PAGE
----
The Global Environment Facility is an international financial mechanism with 178 member countries that addresses global environmental issues while supporting national sustainable development initiatives. GEF grants support projects in developing countries related to biodiversity, climate change, international waters, land degradation, the ozone layer and persistent organic pollutants. Since its inception in 1991, GEF has achieved a strong track record of support to developing countries and countries with economies in transition, providing $6.2 billion in grants and leveraging $20 billion in co-financing for over 1,800 projects in over 150 countries. Through its Small Grants Programme (SGP), GEF has also made more than 7,000 small grants, up to $50,000 each, directly to nongovernmental organizations and community organizations.

The United Nations Environment Program is involved in a series of projects to address environmental consequences of energy production and use, and assists decision-makers in governments and the private sector to make better, more informed energy choices which fully integrate environmental and social costs. GEO-4, which was released on 25 October, is the latest in a series of flagship UNEP reports assessing the current state of the global atmosphere, land, water and biodiversity. It is the most comprehensive UN report on the environment, prepared by about 390 experts and reviewed by more than 1,000 others across the world over a five-year period.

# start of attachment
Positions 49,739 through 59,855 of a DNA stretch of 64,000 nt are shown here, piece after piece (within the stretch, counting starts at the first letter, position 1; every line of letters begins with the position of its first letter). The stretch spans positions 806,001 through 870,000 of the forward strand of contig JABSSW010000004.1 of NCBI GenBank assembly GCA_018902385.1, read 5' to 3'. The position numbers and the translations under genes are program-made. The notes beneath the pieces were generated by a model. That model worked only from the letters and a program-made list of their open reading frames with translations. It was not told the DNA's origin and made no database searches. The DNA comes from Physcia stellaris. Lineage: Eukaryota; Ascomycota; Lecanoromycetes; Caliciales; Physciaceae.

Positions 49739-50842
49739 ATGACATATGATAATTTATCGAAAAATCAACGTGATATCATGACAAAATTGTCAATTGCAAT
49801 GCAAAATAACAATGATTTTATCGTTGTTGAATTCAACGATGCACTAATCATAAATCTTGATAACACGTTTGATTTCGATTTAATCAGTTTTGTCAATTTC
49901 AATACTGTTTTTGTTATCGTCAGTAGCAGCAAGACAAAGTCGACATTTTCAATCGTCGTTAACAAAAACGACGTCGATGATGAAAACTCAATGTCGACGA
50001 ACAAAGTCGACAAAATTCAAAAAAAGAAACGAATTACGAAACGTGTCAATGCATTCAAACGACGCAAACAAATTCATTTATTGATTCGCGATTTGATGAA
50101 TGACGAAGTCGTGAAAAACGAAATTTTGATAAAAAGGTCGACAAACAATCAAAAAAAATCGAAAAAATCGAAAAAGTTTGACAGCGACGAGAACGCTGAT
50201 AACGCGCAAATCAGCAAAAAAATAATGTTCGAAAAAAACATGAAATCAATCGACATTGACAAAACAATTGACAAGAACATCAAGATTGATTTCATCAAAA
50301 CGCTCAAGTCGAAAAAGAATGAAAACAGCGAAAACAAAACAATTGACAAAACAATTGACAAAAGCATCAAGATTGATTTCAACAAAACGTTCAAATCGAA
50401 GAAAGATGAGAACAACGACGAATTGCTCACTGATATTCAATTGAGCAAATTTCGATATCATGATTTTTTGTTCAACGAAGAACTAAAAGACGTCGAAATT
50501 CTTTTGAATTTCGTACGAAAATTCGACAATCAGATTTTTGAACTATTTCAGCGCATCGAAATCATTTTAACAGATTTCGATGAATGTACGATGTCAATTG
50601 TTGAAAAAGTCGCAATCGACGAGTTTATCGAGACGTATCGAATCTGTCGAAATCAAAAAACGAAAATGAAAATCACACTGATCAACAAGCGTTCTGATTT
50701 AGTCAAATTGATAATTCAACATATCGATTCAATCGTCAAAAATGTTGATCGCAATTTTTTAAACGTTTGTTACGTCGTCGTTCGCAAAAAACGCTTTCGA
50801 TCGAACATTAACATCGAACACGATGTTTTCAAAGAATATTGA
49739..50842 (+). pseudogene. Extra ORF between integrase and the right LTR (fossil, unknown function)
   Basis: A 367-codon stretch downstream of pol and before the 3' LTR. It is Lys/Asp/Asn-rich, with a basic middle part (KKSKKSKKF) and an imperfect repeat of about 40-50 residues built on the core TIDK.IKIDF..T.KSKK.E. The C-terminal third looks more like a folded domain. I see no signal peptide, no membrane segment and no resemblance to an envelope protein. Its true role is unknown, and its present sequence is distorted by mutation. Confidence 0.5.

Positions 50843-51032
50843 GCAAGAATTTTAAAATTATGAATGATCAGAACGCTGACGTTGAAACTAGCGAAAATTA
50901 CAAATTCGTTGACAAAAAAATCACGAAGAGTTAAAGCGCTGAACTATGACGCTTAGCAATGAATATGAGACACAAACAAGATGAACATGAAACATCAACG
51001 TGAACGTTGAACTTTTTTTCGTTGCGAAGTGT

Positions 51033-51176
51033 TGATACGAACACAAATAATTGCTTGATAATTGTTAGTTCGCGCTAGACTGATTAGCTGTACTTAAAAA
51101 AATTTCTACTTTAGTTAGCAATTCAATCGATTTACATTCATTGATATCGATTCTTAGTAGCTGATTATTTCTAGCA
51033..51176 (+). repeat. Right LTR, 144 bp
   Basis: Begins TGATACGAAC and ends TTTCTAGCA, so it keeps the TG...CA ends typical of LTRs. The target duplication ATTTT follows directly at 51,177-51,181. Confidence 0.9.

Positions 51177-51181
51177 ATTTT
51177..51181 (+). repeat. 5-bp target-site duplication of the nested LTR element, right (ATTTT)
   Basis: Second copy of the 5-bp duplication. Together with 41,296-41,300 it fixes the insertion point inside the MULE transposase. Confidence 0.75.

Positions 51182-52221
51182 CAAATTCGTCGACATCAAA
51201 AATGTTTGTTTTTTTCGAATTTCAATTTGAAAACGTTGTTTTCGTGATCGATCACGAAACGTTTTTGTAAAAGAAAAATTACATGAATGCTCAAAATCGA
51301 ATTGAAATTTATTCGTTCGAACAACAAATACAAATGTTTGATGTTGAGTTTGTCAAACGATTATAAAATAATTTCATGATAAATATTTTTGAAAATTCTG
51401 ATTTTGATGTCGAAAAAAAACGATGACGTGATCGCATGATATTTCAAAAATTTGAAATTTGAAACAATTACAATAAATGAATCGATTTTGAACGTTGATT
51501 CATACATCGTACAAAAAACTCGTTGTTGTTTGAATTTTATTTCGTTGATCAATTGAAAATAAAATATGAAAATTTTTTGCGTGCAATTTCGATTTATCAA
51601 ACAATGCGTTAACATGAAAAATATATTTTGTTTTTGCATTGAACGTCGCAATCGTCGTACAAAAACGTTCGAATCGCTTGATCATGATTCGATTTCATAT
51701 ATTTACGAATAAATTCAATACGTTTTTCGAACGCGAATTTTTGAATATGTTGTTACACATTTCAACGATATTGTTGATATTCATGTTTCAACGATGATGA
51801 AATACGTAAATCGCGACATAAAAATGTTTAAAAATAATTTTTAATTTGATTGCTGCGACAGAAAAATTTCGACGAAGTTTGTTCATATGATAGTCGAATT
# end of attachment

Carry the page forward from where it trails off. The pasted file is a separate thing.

The Renewable Energy and Energy Efficiency Partnership (REEEP) is an active, global public-private partnership that structures policy and regulatory initiatives for clean energy, and facilitates financing for energy projects. Backed by more than 200 national governments, businesses, development banks and NGOs, REEEP is uniquely placed to contribute to international, national and regional policy dialogues. Our aim is to accelerate the integration of renewables into the energy mix and to advocate energy efficiency as a path to improved energy security and reduced carbon emissions, ensuring socio-economic benefits.

Picture: Sugar cane in Kenya being transported to a factory. ‘Cogen for Africa’ aims to get biomass-based CHP on the road for east and southern Africa. Credit: UNEP/Cogen for Africa.

UNEP: COGEN for Africa - project overview, with a wealth of information on bioenergy and rural development.

UNEP: Greening the Tea Industry in East Africa - project overview.

UNEP: Global Environment Outlook: environment for development (GEO-4) - October 2007.

UNEP-GEF, AfDB, REEEP, EATTA and AFREPREN/FWD: Joint Small Hydro and Cogeneration Projects Launch and Capacity Building Workshop - November 8, 2007.